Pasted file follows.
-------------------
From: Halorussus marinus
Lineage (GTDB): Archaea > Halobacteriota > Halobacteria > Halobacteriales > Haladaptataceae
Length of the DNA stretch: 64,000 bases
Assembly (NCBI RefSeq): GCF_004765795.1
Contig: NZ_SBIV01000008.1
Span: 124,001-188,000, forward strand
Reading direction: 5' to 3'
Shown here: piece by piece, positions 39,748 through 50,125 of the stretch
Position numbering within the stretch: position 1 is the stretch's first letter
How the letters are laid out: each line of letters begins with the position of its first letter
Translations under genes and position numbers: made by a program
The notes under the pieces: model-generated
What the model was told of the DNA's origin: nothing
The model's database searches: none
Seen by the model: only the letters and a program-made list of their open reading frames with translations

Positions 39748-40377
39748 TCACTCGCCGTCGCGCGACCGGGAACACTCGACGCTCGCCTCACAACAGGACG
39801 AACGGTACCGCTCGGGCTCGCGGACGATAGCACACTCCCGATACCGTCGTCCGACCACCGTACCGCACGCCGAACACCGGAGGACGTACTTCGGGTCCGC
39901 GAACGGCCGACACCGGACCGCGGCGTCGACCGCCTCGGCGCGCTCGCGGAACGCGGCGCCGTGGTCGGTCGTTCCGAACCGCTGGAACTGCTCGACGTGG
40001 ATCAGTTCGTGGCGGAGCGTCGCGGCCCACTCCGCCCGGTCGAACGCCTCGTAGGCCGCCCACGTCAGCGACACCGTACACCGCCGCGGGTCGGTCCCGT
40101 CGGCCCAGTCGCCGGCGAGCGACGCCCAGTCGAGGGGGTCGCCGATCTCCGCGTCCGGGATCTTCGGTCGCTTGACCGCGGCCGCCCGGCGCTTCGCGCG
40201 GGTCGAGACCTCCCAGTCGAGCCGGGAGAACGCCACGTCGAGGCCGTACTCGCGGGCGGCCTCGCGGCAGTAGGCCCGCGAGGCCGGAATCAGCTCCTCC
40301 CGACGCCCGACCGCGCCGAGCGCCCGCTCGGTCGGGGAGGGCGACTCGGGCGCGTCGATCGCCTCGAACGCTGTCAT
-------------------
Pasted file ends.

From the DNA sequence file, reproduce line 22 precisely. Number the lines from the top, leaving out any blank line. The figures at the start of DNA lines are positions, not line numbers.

40201 GGTCGAGACCTCCCAGTCGAGCCGGGAGAACGCCACGTCGAGGCCGTACTCGCGGGCGGCCTCGCGGCAGTAGGCCCGCGAGGCCGGAATCAGCTCCTCC